Conservation Highlights: Get Brassy With It

Author: Arianna DiMucci, QAR Conservator

What might dividers, trigger guards, nesting weights, an apothecary mortar, buttons, a powder scoop, and the inner workings of a pocket watch have in common? While used for a myriad of different purposes one thing these artifacts share is that they’re all cupreous, or copper alloys.

Cupreous metals are those that are primarily copper. The term also includes bronze (an alloy of copper and tin) and brass (an alloy of copper and zinc). The worm gear from the pocket watch, for example, has been identified as brass and is mainly composed of copper and zinc with trace amounts of lead, tin, and nickel, whereas the apothecary mortar is predominately copper and lead.

As you probably know by now from reading our blog, iron corrosion underwater encourages the formation of concretions, a concrete-like material that routinely encapsulates nearby artifacts, including the copper objects pictured above. Trapped in concretions alongside iron artifacts, these must be removed mechanically using an air-scribe and additionally de-concreted, often under a microscope depending on their size and fragility. Certain artifacts, like the copper alloy buttons, need to be cleaned under a microscope because of their construction; concretion can get into the holes in the back of these two-piece buttons or adhere along the sides where the two halves attached. Scalpels, dental picks, and even toothpicks are routinely used to carefully remove this concretion.

While salts, our persistent nemesis in the long-term preservation of artifacts, are typically front and center in the formation of corrosion products on materials recovered from an underwater environment, the copper artifacts recovered from Queen Anne’s Revenge are in remarkable condition and do not require the extensive desalination associated with many of our other artifacts. Cupreous artifacts are routinely soaked in a dilute solution of citric acid to clean concretion. This is done alongside mechanical cleaning to help remove particularly resistant patches of concretion. Artifacts are then rinsed in RO (reverse osmosis) water and cleaned with a sodium bicarbonate paste before being dehydrated and immersed in benzotriazole (BTA) to inhibit corrosion. This creates a barrier between the artifact and moisture to prevent the pitting, surface damage, and other deleterious effects so often seen with artifacts recovered from a marine environment. A final protective coating of an acrylic resin is the last step in the treatment of copper alloys.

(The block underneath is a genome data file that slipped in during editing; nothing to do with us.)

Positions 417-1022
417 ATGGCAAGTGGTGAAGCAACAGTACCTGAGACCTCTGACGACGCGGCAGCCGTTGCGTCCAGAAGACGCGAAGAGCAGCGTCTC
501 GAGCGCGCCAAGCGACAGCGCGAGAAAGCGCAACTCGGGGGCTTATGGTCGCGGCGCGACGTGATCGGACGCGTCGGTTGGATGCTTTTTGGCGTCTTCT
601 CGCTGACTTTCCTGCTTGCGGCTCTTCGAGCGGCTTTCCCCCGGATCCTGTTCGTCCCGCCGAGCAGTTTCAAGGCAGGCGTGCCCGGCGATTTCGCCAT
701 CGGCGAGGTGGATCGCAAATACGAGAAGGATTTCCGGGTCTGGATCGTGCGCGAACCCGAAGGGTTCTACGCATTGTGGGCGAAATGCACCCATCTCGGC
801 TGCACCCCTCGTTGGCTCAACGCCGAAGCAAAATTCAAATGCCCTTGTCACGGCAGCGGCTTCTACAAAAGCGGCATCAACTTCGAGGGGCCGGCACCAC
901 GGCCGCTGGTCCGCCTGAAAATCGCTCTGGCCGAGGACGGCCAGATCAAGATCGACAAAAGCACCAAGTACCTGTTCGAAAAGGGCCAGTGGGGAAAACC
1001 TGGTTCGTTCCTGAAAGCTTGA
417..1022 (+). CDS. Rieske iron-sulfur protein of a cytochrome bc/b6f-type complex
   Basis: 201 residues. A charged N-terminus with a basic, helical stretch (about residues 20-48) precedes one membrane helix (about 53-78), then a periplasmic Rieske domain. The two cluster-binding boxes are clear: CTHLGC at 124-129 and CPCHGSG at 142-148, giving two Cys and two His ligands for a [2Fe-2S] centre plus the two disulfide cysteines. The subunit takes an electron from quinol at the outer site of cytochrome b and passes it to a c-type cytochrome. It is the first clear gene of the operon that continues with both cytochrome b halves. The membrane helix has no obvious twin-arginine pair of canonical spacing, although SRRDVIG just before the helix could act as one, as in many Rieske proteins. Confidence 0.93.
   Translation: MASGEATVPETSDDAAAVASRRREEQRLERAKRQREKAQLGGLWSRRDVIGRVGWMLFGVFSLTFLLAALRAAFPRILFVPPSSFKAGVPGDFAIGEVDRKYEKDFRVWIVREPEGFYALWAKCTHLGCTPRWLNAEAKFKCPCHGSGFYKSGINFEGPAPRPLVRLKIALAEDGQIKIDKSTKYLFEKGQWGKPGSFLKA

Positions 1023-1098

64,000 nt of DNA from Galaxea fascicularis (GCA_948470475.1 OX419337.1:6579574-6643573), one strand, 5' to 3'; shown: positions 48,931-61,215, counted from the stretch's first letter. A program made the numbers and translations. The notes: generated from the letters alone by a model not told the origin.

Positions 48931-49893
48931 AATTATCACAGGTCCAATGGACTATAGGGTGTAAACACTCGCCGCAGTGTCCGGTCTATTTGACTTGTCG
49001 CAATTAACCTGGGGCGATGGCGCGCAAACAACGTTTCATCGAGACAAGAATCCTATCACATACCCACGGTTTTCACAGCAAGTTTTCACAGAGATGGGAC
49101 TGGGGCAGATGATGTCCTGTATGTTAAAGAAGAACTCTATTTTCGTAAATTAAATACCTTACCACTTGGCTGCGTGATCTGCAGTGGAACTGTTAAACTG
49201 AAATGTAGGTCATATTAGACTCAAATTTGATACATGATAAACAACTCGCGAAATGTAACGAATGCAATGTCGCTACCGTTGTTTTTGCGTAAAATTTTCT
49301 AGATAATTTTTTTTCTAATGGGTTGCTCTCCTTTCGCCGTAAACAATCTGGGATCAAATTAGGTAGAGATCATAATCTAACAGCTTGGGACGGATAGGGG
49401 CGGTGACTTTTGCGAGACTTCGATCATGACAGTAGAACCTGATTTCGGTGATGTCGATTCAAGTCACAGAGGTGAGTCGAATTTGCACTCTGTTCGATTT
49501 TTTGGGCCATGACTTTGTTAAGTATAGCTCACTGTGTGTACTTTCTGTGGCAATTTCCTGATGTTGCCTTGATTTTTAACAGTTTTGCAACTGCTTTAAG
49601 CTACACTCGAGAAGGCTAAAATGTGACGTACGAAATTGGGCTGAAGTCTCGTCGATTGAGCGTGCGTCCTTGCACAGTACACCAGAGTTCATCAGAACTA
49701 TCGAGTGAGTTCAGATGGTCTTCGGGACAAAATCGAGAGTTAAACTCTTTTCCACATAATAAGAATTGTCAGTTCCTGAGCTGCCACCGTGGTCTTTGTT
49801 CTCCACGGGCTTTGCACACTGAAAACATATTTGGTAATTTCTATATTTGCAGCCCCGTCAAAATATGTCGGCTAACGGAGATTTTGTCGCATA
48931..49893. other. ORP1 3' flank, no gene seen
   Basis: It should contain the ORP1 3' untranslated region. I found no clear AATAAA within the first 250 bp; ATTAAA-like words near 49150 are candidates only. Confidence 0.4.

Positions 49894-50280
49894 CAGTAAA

-Cronyn, J.M. The Elements of Archaeological Conservation. London: Routledge, 1990.
-Hamilton, D.L. Basic Methods of Conserving Underwater Archaeological Material Culture. Washington, D.C: Legacy Resource Management Program, U.S. Department of Defense, 1996.
-Scott, D. Copper and Bronze in Art: Corrosion, Colorants, Conservation. Los Angeles: Getty Publications, 2002.

-Worm gear from QAR site. Image by NC Department of Natural and Cultural Resources.
-Concreted button from QAR site. Image by NC Department of Natural and Cultural Resources.
-Compass from QAR site. Image by NC Department of Natural and Cultural Resources.

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